Remarks at a UN Security Council Briefing on UNAMA and the Situation in Afghanistan

Ambassador Jonathan Cohen
Acting Permanent Representative
U.S. Mission to the United Nations
New York City
March 11, 2019


Thank you, Madam President. We offer our condolences and solidarity to the people and government of Ethiopia who are responding to the crash. Our embassies in Addis Ababa and Nairobi are working tirelessly to offer all possible assistance. This tragedy was especially difficult for members of the United Nations community. With at least 19 UN workers from various agencies and offices among those dead, we mourn the lives of all 157 victims alongside the people and governments of the more than 35 countries from which they came.

Thank you to Special Representative Yamamoto for your briefing and for the continuing hard work that you and your team have undertaken in support of peace and economic development in Afghanistan. Thank you also to Ms. Tapesh for your briefing today, and for the important and courageous work that you do in support of human rights, women’s empowerment, and women’s participation in Afghanistan’s political process. Mr. Mohib, thank you for joining us in the Council today.

Madam President, we share the concerns expressed today about the many challenges facing Afghanistan, including the very difficult humanitarian situation. We recognize that over 6.3 million people are in need of urgent humanitarian assistance there. That number is nearly double from last year, as severe drought in 2018 affected over 10 million Afghans. Moreover, Afghanistan remains one of the most dangerous places for humanitarian workers to deliver assistance. The U.S. continues to step up to provide assistance to vulnerable populations in Afghanistan in response to this emergency. We continue to be the largest humanitarian donor in Afghanistan, and have contributed over 232 million dollars in life-saving assistance in the last year. We encourage our colleagues to continue to rise up to this challenge alongside us.

We also recognize the very difficult security situation in Afghanistan. At the same time, we believe that 2019 holds the promise to be a year for peace. The United States is committed to using its influence with all interested parties to make 2019 a year for peace in close consultation with the Afghan government.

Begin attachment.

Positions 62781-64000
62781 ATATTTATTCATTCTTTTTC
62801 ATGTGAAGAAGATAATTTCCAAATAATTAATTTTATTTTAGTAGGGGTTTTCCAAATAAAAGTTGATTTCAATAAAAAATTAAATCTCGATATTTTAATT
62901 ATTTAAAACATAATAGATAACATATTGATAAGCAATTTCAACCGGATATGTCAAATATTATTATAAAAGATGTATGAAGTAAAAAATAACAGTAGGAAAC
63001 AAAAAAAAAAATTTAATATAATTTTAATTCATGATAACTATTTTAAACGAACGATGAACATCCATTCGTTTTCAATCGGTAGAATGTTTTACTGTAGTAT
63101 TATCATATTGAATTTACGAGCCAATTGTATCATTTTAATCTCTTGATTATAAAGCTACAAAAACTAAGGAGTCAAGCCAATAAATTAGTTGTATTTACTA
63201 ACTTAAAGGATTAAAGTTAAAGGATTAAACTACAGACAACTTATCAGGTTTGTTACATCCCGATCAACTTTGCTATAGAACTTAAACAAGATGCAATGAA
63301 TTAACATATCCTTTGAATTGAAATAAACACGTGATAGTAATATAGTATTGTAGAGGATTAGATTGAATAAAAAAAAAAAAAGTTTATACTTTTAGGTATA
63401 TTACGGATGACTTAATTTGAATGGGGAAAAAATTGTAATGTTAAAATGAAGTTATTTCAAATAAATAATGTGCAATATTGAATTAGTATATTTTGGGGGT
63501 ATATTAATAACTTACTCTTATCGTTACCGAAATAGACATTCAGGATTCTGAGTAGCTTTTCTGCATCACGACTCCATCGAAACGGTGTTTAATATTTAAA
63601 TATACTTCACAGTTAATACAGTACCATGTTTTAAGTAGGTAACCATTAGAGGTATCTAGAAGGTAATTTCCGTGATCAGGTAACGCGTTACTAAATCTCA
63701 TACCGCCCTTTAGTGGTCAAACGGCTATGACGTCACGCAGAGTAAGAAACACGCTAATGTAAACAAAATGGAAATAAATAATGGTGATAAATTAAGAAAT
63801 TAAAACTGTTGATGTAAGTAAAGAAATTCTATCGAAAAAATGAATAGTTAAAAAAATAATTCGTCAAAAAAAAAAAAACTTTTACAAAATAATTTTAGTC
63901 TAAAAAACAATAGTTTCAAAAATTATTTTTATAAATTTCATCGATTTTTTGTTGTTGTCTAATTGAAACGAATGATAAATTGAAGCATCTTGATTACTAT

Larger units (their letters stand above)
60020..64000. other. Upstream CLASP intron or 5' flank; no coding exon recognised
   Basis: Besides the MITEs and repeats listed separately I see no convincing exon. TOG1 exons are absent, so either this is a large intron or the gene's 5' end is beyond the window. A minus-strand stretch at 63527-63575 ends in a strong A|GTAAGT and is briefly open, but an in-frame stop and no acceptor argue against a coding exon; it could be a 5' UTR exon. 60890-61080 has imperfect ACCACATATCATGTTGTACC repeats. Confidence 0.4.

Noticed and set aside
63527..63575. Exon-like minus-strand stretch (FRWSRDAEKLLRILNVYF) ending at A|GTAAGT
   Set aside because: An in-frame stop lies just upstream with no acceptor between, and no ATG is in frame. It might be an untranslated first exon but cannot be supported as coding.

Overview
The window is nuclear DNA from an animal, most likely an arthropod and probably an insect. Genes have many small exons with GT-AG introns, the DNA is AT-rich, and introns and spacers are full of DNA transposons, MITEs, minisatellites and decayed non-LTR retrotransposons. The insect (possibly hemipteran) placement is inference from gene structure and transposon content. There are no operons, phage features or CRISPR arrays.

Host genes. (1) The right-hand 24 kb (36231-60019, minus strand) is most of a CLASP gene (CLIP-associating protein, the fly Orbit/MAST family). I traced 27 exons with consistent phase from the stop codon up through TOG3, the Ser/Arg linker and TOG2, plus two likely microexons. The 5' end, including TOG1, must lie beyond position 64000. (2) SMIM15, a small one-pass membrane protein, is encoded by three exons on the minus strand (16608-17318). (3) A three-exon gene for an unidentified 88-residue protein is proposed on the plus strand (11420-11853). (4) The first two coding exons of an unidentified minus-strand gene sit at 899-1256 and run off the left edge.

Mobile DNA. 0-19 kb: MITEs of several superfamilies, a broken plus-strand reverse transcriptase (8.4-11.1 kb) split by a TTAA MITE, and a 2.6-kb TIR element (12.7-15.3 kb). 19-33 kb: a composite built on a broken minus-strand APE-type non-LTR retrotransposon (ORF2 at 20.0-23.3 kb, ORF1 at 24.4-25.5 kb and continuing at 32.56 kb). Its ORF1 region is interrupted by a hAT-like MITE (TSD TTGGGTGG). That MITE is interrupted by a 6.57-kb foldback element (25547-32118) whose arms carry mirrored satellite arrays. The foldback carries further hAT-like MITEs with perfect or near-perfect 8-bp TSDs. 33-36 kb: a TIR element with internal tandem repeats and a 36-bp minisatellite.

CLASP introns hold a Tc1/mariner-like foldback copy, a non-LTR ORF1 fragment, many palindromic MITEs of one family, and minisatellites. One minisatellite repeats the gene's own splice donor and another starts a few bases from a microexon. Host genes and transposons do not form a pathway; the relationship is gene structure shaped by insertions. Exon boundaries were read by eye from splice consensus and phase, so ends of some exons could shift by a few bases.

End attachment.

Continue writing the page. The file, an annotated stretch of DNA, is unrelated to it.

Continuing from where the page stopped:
The United States does not seek a withdrawal agreement. Rather, we seek a comprehensive peace agreement that would guarantee Afghanistan never again becomes a platform for transnational terrorism and that would codify an intra-Afghan consensus on a political roadmap for the future of the country.

Madam President, in January, we agreed in principle to a framework addressing the interconnected issues of counterterrorism and withdrawal, including agreement on enforcement mechanisms to guarantee implementation. The recent round of talks in Doha that just concluded clarified a more detailed understanding on these topics. We also have consulted extensively with the Afghan government and our international partners on these issues.

In mid-February, the Taliban took a step towards the type of intra-Afghan dialogue we believe is necessary by appointing and empowering a negotiating team lead by Mullah Berader. We’ve asked President Ghani to work across broader Afghan society to build an inclusive, national team.

All sides say there is no military solution. Consequently, we’re also pressing for an end to Afghans killing other Afghans – and specifically for the Taliban to implement a ceasefire or major reduction in violence that would create an enabling environment for an intra-Afghan dialogue to proceed.

As we’ve heard from Special Representative Yamamoto and his team over the past week, a peace agreement will only enjoy broad Afghan and international support if it preserves and strengthens the social and economic gains achieved since 2001. Afghanistan’s state institutions must survive and develop. Human rights must be respected, there must be a free press, and women and girls must be empowered.

We would prefer to see a peace agreement that brings the Taliban into the political process and facilitates a political framework for the future of Afghanistan. However, even if there is no progress on the peace track, elections need to take place.

Madam President, the United States is doing what we can to support the preparations for a credible election and to encourage Afghan government to move forward with preparations for presidential elections.

Building on lessons learned from the parliamentary elections and previous cycles, electoral reforms must have a realistic and firm timeline and be done in consultation with election stakeholders, including the presidential candidates.

Also, we’ve called on Afghanistan’s neighbors to lend their cooperation, participation, and facilitation to assist Afghans to come to the peace table and to make an honorable, just peace with each other.

We look forward to coming to an understanding on the shape of a regional mechanism that could facilitate the finalization of the peace agreement. Afghans deserve to live in peace and the United States welcomes the strong international support for efforts that we believe have a real chance to bring peace to Afghanistan after 17 years of war.

Finally, Madam President, we look forward to the renewal for another year of the mandate of the UN Assistance Mission in Afghanistan. The next twelve months will be a pivotal period for Afghanistan, and UNAMA will have a critical role to play in strengthening the legitimacy of Afghanistan’s election process, supporting the Afghanistan peace process, and in donor coordination.

I thank you.